Not long after Marinus appeared Rufus (or Ruffus) of Ephesus, a Greek physician, who in the reign of Trajan was much attached Rufus. to physiology, and as a means of cultivating this science studied Comparative Anatomy and made sundry experiments on living animals. Of the anatomical writings of this author there remains only a list or catalogue of names of different regions and parts of the animal body. He appears, however, to have directed attention particularly to the tortuous course of the uterine vessels, and to have recognized even at this early period the Fallopian tube. He distinguishes the nerves into those of sensation and those of motion. He knew the recurrent nerve. His name is further associated with the ancient experiment of compressing in the situation of the carotid arteries the pneumogastric nerve, and thereby inducing insensibility and loss of voice.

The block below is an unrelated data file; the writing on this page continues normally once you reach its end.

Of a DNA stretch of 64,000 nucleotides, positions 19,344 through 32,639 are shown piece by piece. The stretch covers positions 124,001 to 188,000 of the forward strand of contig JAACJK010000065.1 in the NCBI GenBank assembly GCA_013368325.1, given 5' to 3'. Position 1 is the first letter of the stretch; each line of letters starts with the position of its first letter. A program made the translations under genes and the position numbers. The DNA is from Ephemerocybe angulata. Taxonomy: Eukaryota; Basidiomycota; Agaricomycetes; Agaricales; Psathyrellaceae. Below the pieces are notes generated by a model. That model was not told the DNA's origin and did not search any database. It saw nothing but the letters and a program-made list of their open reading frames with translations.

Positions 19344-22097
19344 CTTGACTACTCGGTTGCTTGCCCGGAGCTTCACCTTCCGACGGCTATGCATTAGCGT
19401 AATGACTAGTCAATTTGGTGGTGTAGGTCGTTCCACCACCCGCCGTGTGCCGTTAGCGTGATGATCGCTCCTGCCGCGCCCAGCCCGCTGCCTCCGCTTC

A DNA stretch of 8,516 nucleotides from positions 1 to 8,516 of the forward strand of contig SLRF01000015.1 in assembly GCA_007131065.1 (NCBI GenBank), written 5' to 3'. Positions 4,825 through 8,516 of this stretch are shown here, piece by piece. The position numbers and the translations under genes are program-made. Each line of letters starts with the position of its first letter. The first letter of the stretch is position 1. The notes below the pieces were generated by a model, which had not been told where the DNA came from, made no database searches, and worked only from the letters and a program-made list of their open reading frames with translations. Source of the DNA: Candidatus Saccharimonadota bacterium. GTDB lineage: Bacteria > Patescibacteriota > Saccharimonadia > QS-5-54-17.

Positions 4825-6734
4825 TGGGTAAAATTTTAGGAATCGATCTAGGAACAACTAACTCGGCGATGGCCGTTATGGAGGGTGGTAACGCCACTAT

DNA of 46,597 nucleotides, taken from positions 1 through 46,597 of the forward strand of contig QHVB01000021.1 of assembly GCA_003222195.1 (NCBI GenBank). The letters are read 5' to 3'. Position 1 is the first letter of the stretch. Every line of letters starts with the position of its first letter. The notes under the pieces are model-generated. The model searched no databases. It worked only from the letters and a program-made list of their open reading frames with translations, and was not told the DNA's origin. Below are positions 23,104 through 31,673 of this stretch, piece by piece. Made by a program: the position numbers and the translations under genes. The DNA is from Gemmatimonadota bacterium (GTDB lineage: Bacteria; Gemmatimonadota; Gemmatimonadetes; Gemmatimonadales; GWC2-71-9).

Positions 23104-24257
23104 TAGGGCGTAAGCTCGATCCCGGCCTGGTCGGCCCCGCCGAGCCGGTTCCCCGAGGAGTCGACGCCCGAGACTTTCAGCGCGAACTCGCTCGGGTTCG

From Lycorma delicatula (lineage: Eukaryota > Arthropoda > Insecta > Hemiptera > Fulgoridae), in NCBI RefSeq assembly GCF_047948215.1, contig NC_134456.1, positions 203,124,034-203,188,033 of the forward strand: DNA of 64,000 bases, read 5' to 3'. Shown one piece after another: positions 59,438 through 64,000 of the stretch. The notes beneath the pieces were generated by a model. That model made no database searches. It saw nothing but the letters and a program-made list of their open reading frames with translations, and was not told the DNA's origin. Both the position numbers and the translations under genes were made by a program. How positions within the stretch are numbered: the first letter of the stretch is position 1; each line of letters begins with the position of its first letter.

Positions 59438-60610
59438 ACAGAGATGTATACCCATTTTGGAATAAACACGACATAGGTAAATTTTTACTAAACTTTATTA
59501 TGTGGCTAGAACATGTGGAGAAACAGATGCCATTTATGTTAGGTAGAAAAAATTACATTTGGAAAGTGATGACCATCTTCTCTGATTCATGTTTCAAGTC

Of all the authors of antiquity, however, none possesses so just a claim to the title of anatomist as Claudius Galenus, the Galen. celebrated physician of Pergamum, who was born about the 130th year of the Christian era, and lived under the reigns of Hadrian, the Antonines, Commodus and Severus. He was trained by his father Nicon (whose memory he embalms as an eminent mathematician, architect and astronomer) in all the learning of the day, and initiated particularly into the mysteries of the Aristotelian philosophy. In an order somewhat whimsical he afterwards studied philosophy successively in the schools of the Stoics, the Academics, the Peripatetics and the Epicureans. When he was seventeen years of age, his father, he informs us, was admonished by a dream to devote his son to the study of medicine; but it was fully two years after that Galen entered on this pursuit, under the auspices of an instructor whose name he has thought proper to conceal. Shortly after he betook himself to the study of anatomy under Satyrus, a pupil of Quintus, and of medicine under Stratonicus, a Hippocratic physician, and Aeschrion, an empiric. He had scarcely attained the age of twenty when he had occasion to deplore the loss of the first and most affectionate guide of his studies; and soon after he proceeded to Smyrna to obtain the anatomical instructions of Pelops, who, though mystified by some of the errors of Hippocrates, is commemorated by his pupil as a skilful anatomist. After this he appears to have visited various cities distinguished for philosophical or medical teachers; and, finally, to have gone to Alexandria with the view of cultivating more accurately and intimately the study of anatomy under Heraclianus. Here he remained till his twenty-eighth year, when he regarded himself as possessed of all the knowledge then attainable through the medium of teachers. He now returned to Pergamum to exercise the art which he had so anxiously studied, and received, in his twenty-ninth year, an unequivocal testimony of the confidence which his fellow-citizens reposed in his skill, by being intrusted with the treatment of the wounded gladiators; and in this capacity he is said to have treated wounds with success which were fatal under former treatment. A seditious tumult appears to have caused him to form the resolution of quitting Pergamum and proceeding to Rome at the age of thirty-two. Here, however, he remained only five years; and returning once more to Pergamum, after travelling for some time, finally settled in Rome as physician to the emperor Commodus. The anatomical writings ascribed to Galen, which are numerous, are to be viewed not merely as the result of personal research and information, but as the common depository of the anatomical knowledge of the day, and as combining all that he had learnt from the several teachers under whom he successively studied with whatever personal investigation enabled him to acquire. It is on this account not always easy to distinguish what Galen had himself ascertained by personal research from that which was known by other anatomists. This, however, though of moment to the history of Galen as an anatomist, is of little consequence to the science itself; and from the anatomical remains of this author a pretty just idea may be formed both of the progress and of the actual state of the science at that time.